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Breast Implant Illness (BII)
Dear Patients, We would like to inform you here on the topic “Breast Implant Illness” (BII). Currently, we receive many inquiries from patients from all over Germany, who are looking for help.
What is BII and who is affected?
Currently, there is no clear medical evidence for the existence of this disease, as the relationship between the symptoms and the silicone implants could not be finally clarified. Nonetheless, more and more patients are reporting with complaints that have occurred after the implantation of silicone implants.
What symptoms can occur?
Overall, it concerns non-specific complaints such as u.a. Tiredness, headache, rash, nausea and palpitations. These are not reserved for the BII alone, but can have a variety of causes.
What treatment options are there?
In any case, before any surgical treatment is considered, various methods of examination must first be performed, such as blood tests, to clarify other causes that may be responsible for the symptoms. The BII remains an exclusion diagnosis. If these measures have already been taken unsuccessfully, there often remains the great suffering that pushes the patients to surgical therapy.
How is the procedure performed?
If all other disabling options are eliminated, the complete removal of the silicone implants can be done by surgery. Often there is a desire to balance the subsequently missing breast volume. We offer our patients the possibility to transplant autologous fat according to the BEAULI procedure in the same operative session.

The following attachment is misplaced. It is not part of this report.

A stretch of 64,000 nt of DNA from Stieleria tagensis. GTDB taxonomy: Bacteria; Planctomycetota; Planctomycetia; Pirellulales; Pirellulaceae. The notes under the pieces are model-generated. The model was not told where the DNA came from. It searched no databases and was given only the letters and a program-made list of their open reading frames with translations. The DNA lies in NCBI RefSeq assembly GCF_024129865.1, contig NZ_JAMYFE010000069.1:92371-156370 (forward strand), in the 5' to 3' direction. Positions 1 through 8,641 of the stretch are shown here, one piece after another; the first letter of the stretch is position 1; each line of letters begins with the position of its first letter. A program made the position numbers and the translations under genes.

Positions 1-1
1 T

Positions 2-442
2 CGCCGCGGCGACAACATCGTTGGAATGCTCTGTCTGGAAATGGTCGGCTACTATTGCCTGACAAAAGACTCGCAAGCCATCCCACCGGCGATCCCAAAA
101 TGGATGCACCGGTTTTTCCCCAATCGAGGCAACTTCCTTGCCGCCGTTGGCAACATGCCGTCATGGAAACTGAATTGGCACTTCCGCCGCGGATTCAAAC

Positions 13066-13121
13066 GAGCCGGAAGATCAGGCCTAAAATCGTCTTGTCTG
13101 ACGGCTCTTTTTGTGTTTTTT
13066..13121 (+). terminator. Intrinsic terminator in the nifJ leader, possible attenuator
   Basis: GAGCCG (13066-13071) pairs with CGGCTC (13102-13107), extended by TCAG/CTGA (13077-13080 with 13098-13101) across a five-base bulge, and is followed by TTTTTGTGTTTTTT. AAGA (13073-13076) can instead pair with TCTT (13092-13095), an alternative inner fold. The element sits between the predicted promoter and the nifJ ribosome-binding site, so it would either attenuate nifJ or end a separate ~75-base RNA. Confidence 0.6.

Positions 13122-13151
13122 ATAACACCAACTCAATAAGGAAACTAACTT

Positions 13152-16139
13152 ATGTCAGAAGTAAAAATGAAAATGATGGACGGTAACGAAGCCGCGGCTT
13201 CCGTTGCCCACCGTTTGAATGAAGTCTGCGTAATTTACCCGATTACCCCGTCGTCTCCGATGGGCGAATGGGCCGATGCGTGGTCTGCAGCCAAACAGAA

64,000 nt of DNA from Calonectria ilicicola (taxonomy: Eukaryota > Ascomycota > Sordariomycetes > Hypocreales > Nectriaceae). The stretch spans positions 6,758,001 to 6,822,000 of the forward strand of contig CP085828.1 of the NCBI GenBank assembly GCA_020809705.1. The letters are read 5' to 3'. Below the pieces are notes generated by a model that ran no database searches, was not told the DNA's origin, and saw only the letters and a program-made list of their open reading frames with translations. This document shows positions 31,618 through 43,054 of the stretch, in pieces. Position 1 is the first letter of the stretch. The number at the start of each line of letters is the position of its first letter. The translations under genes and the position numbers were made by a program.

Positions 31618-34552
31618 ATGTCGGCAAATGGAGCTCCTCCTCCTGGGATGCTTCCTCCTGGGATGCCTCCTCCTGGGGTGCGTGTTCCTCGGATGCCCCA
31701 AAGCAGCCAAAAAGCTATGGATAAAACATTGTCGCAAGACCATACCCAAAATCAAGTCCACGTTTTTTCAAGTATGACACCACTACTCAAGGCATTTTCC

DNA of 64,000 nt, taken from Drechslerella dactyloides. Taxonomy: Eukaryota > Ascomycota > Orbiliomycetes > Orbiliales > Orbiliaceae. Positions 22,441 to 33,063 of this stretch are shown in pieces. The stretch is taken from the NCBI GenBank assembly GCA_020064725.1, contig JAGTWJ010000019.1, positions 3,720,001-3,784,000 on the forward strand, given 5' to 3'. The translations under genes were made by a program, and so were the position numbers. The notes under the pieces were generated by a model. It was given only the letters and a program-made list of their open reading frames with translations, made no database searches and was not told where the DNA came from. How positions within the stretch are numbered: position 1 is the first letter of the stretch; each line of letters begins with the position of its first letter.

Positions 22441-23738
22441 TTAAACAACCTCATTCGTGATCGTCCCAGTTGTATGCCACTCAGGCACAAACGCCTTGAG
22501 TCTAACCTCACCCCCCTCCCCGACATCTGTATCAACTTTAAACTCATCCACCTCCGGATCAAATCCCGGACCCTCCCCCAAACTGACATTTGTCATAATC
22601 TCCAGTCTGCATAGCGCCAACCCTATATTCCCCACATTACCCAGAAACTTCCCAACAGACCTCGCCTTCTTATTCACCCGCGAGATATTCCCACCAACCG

What does “en bloc resection” mean?
Concerned that the symptoms may continue to persist, in addition to removing the implants, patients ask for removal of the capsule that has formed around the silicone implant. This concern is often based on the erroneous assumption that the biofilm created after implant placement, which is considered to be co-responsible for the condition, may remain in the capsule. The fact, however, is that biofilms only cover foreign bodies, in this case the silicone implants, not the capsule formed by the body.
In addition, the volume loss due to this more radical procedure is not negligible, so that the breast is smaller than before. In addition, due to the large wound surface, if desired, the rate of healing of the autologous fat is significantly reduced. Therefore, given that the capsule is absorbed by the body after removal of the implants, the en-bloc procedure does not seem necessary. If, on the basis of this knowledge, patients continue to desire this procedure, this procedure can, of course, be carried out.
What does the forecast look like?
If it is a BII, the removal of the silicone implants will improve to complete symptom relief. However, as the symptoms are nonspecific and may also occur in patients without silicone implants, it is possible that the symptoms will persist even after the procedure. Currently it is not possible to estimate this already before an operational distance.
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D-16547 Birkenwerder b. Berlin